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Oregon To Crack Down on Manufactured Housing

Some shady operators in the manufactured home business have given the industry a black eye.

Consumer complaints and a series of scathing newspaper reports has led to creation of a Task Force on manufactured housing in Oregon, which is now calling for tighter controls on sales of manufactured homes.�� Articles in the Portland newspaper, the Oregonian revealed that unscrupulous sales and lending practices in the manufactured housing industry were hurting consumers, and causing some people to lose their homes to foreclosure.�� In response, the Task Force has recommended major new regulations on manufactured home dealers and park owners.�� Even the industry itself supports many of the recommendations, including licensing of home sellers.

The Task Force held several meetings around the state, chronicling the range of problems including high-pressure sales tactics and misleading information provided by some dealers and their sales staffs.�ݬ� Hundreds of people from industry, government and consumer groups attended.�� Individual home buyers and park residents complained of unexpectedly high rental and purchase costs, sometimes so high that people had to walk away from their homes.�ݬ� The Task Force is calling for tougher regulation of sales practices and stronger protections for consumers in home purchase and loan contracts.�� These include licensing of sales people, new disclosures in loan transactions, and a new definition of predatory lending practices that would be illegal under state law, although the Task Force failed to write an exact definition of a loan that would be considered "predatory" in nature.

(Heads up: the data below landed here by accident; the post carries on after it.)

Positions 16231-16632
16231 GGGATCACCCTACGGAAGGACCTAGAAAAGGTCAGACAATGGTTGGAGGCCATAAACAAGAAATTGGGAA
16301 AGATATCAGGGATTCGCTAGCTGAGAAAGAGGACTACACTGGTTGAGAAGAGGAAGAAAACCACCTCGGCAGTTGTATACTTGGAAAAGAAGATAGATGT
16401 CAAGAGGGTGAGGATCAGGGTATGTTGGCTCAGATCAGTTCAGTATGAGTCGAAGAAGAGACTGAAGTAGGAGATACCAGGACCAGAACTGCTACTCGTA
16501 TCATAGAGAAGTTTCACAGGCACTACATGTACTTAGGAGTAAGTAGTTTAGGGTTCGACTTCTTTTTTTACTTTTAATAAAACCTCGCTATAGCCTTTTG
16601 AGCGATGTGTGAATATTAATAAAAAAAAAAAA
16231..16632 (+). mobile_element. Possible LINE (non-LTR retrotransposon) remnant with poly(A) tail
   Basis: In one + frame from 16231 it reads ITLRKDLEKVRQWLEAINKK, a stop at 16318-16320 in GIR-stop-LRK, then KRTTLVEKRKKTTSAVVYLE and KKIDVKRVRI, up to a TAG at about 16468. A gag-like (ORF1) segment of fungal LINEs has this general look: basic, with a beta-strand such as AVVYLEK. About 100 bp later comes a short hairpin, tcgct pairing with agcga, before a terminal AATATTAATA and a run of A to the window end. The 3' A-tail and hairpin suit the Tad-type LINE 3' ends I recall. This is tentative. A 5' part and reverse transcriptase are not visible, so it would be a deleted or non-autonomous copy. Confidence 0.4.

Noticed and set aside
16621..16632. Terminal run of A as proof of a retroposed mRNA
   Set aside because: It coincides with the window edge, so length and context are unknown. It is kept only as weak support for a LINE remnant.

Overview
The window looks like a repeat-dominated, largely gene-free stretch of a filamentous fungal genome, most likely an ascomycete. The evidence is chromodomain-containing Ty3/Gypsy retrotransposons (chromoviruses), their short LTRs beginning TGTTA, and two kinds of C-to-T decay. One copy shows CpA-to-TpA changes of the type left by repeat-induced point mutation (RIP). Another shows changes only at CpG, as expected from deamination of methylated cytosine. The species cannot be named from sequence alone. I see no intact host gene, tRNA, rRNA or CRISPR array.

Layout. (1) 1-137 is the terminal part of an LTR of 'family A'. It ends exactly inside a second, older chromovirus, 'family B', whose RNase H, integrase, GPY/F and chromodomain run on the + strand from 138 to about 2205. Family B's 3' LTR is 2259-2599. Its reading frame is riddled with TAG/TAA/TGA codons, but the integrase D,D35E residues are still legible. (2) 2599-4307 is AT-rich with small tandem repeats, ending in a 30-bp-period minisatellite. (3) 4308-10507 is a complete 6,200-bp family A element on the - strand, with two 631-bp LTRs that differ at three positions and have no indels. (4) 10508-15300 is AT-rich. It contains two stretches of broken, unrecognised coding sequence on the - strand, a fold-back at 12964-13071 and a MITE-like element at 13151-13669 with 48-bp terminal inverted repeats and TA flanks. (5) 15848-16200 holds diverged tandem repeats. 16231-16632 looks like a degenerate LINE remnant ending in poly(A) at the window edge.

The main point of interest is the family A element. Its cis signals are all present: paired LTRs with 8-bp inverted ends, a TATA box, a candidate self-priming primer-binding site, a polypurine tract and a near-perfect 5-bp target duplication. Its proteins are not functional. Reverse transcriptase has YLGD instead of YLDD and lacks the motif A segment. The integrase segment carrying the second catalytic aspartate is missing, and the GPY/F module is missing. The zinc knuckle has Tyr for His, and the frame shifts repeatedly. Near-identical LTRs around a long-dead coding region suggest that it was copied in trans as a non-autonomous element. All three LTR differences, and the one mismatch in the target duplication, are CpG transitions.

The most controversial solution is conspicuously absent from the report, the possibility of rent controls for Oregon's 1,500 manufactured home parks.�� Although the panel heard a number of complaints about skyrocketing rents, it made no recommendation for governmental action.�� The omission has residents up in arms.�� Renter activists are taking their case directly to the state legislature.�� Park owners are vehemently opposed to government regulation of park rents. The group also did not agree on a proposal that would allow tenant associations rather than only individuals to bring legal action against landlords for violation of state landlord-tenant laws.

Draft recommendations include:

  • Requiring state licenses for manufactured-home salespeople, coupled with a requirement that salespeople attend state or industry-directed classes and then pass a state examination. Violators of a code of ethics would face "substantial" penalties.

  • Expanding the authority of the state Driver and Motor Vehicle Services branch to conduct background and criminal history checks of dealers.

  • Requiring providers of park improvement packages to give buyers a list of the costs of items contained in the park package, and to disclose which site improvements will be owned by park owners and which will be owned by residents who pay for the improvements.

  • Creating an industrywide uniform purchase and sales contract for manufactured housing transactions that conspicuously discloses contract terms.

  • Allowing consumers to rescind a purchase agreement within three days of a signing a deal.

  • Directing the Department of Justice to adopt industrywide advertising rules.

  • Directing the state Department of Justice to list its law enforcement priorities in manufactured housing. The state would then apply sanctions uniformly based on those priorities.

  • Supporting various tax incentives that would make it easier for residents to buy parks.

    Sources used to create this article include Gordon Oliver and the Oregonian.